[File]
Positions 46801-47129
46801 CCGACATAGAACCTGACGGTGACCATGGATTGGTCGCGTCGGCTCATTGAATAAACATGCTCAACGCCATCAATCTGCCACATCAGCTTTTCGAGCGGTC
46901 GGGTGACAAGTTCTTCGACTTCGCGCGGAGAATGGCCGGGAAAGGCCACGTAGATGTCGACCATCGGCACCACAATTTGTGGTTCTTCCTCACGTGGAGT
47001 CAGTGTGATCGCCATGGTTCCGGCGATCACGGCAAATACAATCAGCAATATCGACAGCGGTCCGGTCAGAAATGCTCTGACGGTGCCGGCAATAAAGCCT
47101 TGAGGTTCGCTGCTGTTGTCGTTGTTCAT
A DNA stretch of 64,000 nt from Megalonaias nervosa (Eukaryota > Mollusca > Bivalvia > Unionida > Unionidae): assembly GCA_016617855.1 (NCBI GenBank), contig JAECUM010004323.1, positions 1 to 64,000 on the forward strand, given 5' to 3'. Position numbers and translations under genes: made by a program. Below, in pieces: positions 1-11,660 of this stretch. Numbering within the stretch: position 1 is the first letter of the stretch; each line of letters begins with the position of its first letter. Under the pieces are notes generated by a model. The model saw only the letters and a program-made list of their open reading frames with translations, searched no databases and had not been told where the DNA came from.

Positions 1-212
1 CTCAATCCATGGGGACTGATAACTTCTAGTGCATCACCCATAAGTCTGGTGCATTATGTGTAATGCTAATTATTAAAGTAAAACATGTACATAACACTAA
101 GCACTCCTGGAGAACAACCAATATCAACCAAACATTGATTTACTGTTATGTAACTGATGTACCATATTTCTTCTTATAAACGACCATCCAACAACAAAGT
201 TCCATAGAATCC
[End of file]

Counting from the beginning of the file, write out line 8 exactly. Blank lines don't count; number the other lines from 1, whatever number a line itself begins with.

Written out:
1 CTCAATCCATGGGGACTGATAACTTCTAGTGCATCACCCATAAGTCTGGTGCATTATGTGTAATGCTAATTATTAAAGTAAAACATGTACATAACACTAA